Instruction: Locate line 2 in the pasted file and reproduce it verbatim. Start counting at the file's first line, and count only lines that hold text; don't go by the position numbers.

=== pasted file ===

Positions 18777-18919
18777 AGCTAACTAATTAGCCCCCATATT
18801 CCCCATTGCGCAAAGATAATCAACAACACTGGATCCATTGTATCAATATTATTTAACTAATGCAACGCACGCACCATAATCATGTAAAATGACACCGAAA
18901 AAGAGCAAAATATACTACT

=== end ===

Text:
18777 AGCTAACTAATTAGCCCCCATATT